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I think I was getting excited after I reviewed King of Fighters 2000 some time back, because the series was starting to get into a really flushed out and vivid form. Colors were popping, animations were tight, and the developers were experimenting with new and different ideas for what the teams could be. I was really hoping 2001 was coming down the pipeline soon, as it was the conclusion to the NESTS plotline that held cohesion for both 99 and 2000, and would have been a satisfying end to my King of Fighters trilogy review. Wouldn’t that have been dope? But ACA and SNK have some kind of other plan, because here I sit, with King of Fighters 95.

Now, first and foremost, I actually really liked King of Fighters 95. Not only is it a good throwback to the origins of the series, but the layout is really spiffy, and I like how there’s this option of “freeform” vs “storyline.” Sure, you can use a pre-set team in order to enter the tournament and follow the plot of whomever you choose, but why should you have to? This is where we lay the groundwork for what the later games will feel more like, where players make their dream teams and wail away on others. As a result, I also argue that King of Fighters 95 is one of the big ones for encouraging more two player modes. I know, it’s a fighting game, it naturally caters to player vs. player, but this is where fans start to mix it up and create the ultimate balances of action and defense, of overpower and swagger versus subtle and swift.

But the problems start to show themselves immediately. This game came out in 1995, right? In my mind, that means that games were still primitive and ugly, and so KoF95 is like a diamond in the rough, this beautifully polished piece that shows that 2D is superior to the up and coming 3D competitors like the horrible, polygon mess of Battle Arena Toshinden. Then again, this is the same year that Street Fighter Alpha and Mortal Kombat III came out, which are more memorable and, in some ways, more visually pleasing than what SNK brought to the table. The icons for select are meant to be shadowy to create some tension and mystery, but they just appear dirty and dusty. A lot of the stages feel that way too: sure, the industrial lot where you fight is meant to be as such, but you’d think the brightly lit beaches would seem like they were grimy.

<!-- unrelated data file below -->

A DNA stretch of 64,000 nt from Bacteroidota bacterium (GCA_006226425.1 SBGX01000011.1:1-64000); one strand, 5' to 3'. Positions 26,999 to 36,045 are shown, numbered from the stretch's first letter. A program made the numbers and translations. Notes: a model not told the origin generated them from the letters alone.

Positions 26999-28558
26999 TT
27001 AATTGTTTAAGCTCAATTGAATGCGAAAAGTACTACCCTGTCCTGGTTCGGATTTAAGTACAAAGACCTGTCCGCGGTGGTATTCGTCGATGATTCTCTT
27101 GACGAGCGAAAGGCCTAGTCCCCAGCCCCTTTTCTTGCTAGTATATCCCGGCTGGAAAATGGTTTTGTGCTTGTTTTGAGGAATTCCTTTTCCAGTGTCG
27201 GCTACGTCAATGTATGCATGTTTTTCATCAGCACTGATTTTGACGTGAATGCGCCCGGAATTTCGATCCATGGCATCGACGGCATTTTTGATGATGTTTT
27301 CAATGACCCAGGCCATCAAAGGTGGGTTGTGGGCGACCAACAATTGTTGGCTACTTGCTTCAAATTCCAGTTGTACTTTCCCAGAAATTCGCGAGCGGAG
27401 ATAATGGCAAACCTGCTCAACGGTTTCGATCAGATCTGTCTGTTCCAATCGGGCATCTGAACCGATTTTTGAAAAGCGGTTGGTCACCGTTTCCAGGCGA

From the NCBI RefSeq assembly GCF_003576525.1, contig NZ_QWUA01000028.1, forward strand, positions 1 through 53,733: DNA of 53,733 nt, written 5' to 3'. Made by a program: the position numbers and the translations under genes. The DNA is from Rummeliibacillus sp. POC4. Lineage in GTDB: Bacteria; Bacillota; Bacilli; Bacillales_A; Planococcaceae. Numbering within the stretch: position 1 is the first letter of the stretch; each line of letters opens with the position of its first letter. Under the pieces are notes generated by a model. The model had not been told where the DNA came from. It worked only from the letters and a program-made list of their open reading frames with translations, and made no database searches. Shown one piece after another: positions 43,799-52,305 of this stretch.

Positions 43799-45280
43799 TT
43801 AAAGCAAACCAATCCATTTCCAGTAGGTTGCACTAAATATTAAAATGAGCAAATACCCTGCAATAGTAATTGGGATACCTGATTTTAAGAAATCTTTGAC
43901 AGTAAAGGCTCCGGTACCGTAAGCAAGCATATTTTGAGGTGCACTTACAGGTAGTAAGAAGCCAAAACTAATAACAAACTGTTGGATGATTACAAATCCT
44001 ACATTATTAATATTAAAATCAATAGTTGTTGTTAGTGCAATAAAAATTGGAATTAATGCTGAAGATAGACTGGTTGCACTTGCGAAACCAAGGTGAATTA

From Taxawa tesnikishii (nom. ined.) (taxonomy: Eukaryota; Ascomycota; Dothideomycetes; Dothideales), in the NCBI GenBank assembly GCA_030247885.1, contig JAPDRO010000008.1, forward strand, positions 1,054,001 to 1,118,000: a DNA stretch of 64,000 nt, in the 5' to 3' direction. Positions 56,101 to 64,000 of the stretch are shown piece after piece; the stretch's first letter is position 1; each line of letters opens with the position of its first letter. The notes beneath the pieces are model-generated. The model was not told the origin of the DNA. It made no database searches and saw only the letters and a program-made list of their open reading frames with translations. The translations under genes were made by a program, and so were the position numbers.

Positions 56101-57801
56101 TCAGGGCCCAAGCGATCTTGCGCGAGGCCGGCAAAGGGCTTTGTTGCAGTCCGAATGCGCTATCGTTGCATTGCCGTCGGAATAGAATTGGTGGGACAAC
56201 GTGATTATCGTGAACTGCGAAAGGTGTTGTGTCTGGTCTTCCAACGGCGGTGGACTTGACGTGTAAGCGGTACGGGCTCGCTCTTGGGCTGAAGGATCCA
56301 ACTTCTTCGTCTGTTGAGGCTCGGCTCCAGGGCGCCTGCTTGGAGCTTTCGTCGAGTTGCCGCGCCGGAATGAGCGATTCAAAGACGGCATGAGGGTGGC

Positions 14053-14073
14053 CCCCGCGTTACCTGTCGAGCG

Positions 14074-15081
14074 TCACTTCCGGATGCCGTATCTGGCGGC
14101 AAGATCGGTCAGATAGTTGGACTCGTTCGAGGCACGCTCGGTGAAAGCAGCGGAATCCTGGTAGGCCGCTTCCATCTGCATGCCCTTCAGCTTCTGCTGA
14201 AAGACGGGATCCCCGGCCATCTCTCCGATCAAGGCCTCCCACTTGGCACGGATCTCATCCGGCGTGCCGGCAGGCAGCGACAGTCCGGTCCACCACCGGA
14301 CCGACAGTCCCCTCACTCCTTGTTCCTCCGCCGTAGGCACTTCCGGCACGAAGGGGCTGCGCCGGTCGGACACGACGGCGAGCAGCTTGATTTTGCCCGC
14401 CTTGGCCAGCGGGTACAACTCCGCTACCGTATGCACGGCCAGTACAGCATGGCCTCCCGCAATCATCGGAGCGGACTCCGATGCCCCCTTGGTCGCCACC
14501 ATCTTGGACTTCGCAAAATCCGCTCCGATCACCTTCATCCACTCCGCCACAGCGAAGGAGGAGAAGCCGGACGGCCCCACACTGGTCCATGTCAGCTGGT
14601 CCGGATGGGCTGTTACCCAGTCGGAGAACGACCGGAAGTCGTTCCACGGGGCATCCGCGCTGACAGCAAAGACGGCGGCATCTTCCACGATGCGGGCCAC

Button response is about what you’d expect from something that’s from 1995. King of Fighters has made a name for itself for being one of the more brutal fighters in terms of combinations and execution, and I’d say the newest versions are some of the most crisp titles you’d imagine, almost demanding that players use a fight stick if they want to be taken seriously. Back in 1995, the computer feels like it constantly has an advantage in single player mode, being significantly more fluid than the player in terms of setting up and executing ranged moves and blocks. The only way to truly enjoy the main mechanics are to play versus with a friend or loved one until you’re both more familiar with the quirks of how the game handles itself, then moving into single player mode. It’s like rewiring your brain to accept standard definition after watching 4K for the last few months: you don’t want to, and it feels weird, but, after changing over, you see it’s not so bad.

The only part about the game that feels unforgivable is the sound. Even by 1995 standards, the audio of King of Fighters 95 is pretty awful. The music sounds like it was created to be on the NES and then, at the last minute, was ported as-is to the NEO GEO. It’s tinny and flat, with a lot of uninspired notes and tunes that sound more synthetic than anything. The voices, which no one imagined would be perfect, sound extra distorted, and I say that having heard some from games older than this on the NEO GEO. Take, for example, Samurai Showdown, which is two years older. The announcer is clean and strong, the music is dynamic and engaging, and it’s always preferable to listen to the game rather than pipe in an outside soundtrack. By comparison, KoF95 is best played on mute, with some cool tunes from other games to mute the nonsense happening on screen.

Here’s my full take on what happened. I think SNK got cocky after creating King of Fighters 94 and realized that they had a full on new brand on hand, one that could be awesome. They acknowledged the complaints from the critics about team organization and let you edit those, and added in a couple of new characters and called it a day. But it feels rushed, which is saying something for a game that is over twenty years old (goddammit I’m old). They wanted to prove they could get a game out every year and it’s a mistake that would haunt them for nearly a decade while they chased the dragon. Some years were mostly successful, some were not, and this is definitely an off year. There’s some merit to the game, for sure, especially if you’re a fan of the series, and the NEO GEO titles on the Switch are quite reasonable in price in terms of maintaining your Switch library and adding in new things. But I’m hard pressed to recommend it to people looking to dabble into fighting games, and it’s not even a great sell for retro collectors in general, because it’ll quickly just become an icon on your home screen. It’s best to admire and appreciate that Hamster is getting more old titles onto the Switch, but put your money where your appeal goes, not to what you wish it could be.

REVIEW CODE: A complimentary Nintendo Switch code was provided to Bonus Stage for this review. Please send all review code enquiries to

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